A Do-It-Yourself Labour Party

Mark Perryman

After Corbynism, Mark Perryman argues Labour’s radical left needs to jettison a one-size fits-all politics to embrace the plural and the local.

Hastings and Rye, the final Sunday of the campaign. For the fourth time in six weeks, carload after carload of Labour members and non-members, with more by train, have travelled over from Tory/Lib-Dem marginal Lewes to help out in Labour’s number one Sussex target seat. There are several hundred of us, and it feels good, the response on the doorstep pretty positive. But I can’t banish a nagging doubt: what if more and more of us are making an effort for a message and with a method that has got it badly wrong.  Four days later, Thursday 10pm, that doubt was confirmed, in bucketloads.

No story to tell

2019 wasn’t 2017.  Corbynism was no longer new, Jeremy no longer a fresh and unknown face unleashed in the TV studios. For the Many, not the Few worked the first time round because it was so different to what had come before.  But two years later, the Brexit impasse and a seemingly never-ending antisemitism crisis meant Labour needed a new story to tell, and there simply wasn’t one.

The morning before the manifesto launch Jeremy trailed it as A Manifesto of Hope.  Wow, I thought, that’s bold, that captures a mood beyond Brexit, that’s positive. But instead we ended up with It’s Time for Real Change, no match for Get Brexit Done.

That’s not to say the policies were wrong. But if there was enough support to do something about billionaires, Labour would never lose an election. There isn’t. Yet nobody likes a tax-dodger. This is the kind of simple message that could have cut through.  Or abolishing private schools?  What would that mean?  Years of litigation, and then the schools would move abroad in any case. A better message would have been to focus on charging VAT on private school fees and hypothecating it:  100% of the billions raised going into our hard-pressed primaries and secondary schools. And, so long as it doesn’t entrench regional inequalities, this could be localised too – with 75% going into the primaries and secondaries in the areas where private schools are located.  In Lewes alone, this would amount to tens of thousands of pounds every term. That’s the leaflet I wanted on the doorsteps, or even better at the school gates. Easy message, radical politics.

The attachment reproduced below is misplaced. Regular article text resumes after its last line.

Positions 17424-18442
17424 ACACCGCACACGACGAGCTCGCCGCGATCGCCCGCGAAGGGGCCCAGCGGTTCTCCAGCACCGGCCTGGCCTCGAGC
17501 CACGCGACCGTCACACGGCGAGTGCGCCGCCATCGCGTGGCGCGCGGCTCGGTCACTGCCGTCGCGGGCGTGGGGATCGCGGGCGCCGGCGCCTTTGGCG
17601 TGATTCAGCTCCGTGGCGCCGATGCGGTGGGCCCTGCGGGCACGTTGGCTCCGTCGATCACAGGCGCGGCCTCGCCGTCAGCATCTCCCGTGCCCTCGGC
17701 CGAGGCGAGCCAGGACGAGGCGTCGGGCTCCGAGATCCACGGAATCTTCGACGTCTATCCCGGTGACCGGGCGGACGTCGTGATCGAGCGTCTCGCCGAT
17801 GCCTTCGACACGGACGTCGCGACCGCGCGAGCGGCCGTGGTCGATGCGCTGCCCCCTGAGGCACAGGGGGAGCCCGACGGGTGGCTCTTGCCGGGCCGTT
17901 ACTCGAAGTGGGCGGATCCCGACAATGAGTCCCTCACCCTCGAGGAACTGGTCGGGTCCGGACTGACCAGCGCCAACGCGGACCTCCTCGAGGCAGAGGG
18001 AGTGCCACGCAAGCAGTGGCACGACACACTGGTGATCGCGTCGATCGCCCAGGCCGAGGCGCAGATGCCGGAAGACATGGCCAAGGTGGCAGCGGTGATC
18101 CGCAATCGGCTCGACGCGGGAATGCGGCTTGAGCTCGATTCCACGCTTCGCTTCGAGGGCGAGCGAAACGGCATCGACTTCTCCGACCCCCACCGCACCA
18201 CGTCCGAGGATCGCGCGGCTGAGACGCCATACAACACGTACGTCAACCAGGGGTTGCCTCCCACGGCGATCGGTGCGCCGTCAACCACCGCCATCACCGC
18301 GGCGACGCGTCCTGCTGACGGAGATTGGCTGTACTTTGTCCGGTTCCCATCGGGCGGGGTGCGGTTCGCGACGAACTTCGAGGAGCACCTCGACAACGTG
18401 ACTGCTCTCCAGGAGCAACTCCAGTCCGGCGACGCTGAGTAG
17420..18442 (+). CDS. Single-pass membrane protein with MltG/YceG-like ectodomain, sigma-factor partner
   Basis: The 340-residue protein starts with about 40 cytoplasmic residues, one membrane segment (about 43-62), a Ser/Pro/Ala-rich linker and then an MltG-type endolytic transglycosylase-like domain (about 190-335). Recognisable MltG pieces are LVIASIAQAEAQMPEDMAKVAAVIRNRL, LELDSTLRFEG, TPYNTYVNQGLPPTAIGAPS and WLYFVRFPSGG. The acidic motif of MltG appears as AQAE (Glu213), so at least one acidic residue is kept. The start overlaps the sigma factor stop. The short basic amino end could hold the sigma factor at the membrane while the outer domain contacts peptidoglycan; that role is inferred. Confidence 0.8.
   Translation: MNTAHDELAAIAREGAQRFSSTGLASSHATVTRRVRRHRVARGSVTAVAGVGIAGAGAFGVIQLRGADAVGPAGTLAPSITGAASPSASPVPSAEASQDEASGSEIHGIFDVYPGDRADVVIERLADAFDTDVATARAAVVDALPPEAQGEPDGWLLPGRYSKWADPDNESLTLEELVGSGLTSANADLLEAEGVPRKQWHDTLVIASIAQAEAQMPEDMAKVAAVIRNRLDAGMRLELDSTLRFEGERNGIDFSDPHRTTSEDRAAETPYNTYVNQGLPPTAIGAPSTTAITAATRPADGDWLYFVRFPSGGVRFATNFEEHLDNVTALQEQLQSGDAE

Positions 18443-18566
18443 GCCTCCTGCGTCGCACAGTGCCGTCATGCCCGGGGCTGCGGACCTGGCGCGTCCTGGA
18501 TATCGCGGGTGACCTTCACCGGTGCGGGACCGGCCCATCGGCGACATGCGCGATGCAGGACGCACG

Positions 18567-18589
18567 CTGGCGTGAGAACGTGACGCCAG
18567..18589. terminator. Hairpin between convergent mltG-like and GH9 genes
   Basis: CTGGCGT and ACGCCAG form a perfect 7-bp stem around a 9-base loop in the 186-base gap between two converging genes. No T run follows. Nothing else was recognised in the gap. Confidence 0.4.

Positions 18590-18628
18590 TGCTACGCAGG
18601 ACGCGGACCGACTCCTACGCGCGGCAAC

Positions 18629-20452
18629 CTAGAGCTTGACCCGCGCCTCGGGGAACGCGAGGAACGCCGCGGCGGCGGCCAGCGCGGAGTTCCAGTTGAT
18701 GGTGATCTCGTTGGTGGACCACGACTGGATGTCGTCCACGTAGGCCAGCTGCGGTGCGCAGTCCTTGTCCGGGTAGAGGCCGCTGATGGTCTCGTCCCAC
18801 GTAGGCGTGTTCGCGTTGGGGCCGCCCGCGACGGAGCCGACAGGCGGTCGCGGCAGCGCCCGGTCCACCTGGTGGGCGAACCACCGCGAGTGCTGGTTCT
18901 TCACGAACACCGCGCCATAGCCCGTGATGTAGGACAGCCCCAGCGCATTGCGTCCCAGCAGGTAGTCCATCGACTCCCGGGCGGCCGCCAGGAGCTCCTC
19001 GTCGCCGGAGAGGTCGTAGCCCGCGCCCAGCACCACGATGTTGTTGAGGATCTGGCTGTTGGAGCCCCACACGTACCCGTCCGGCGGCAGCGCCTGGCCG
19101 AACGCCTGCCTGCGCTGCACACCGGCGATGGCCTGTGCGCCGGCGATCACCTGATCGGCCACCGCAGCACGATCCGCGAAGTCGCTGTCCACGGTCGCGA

Worst of all, the manifesto’s biggest idea, the Green Industrial Revolution, barely cut through at all. Declaring 2019 as ‘The Climate Election’ didn’t work, because for most it clearly wasn’t. We have to have the means to translate Labour’s green politics into a popular politics and the starting point should be local realities.  In Sussex two of our target seats, Hastings and East Worthing, will be subject to regular and huge flooding by 2030 – if they’re not underwater! Street-by-street leaflets with illustrations to powerfully show this, facts and figures tailored to the locality explaining what this will do to shops, workplaces, house prices, and canvassing teams specially trained to deliver what for many will be a terrifying, scarcely believable message. We had none of this. We should have done.

Change from above

I wouldn’t have joined Labour if it wasn’t for what Jeremy Corbyn represented. I’ve produced two books The Corbyn Effect and Corbynism from Below on the reasons why, for me, and hundreds of thousands of others, the appeal of Corbynism was so new, and different. I’m not about to repudiate that.

But any new leadership must be founded on a commitment to collective leadership, framed by co-operation and respect of differences, not enforced party discipline via the whip. Such a politics from above will help frame an inclusivity and pluralism.  We need this not only for the parliamentary Labour party but the entire party culture too.

The leadership election needs to be a genuine plebiscite of not just Labour members, but supporters and voters too, just like 2015, and to a lesser extent 2016.  Reverse the 2016 supporters’ fee increase, slash it to £1, and give people as long as possible to sign up.  If we don’t have democracy, we don’t have a Labour Party worthy of its name. The Left should set the example here, argue for an open primary of hundreds of thousands, unafraid that those signing up might not support our candidates.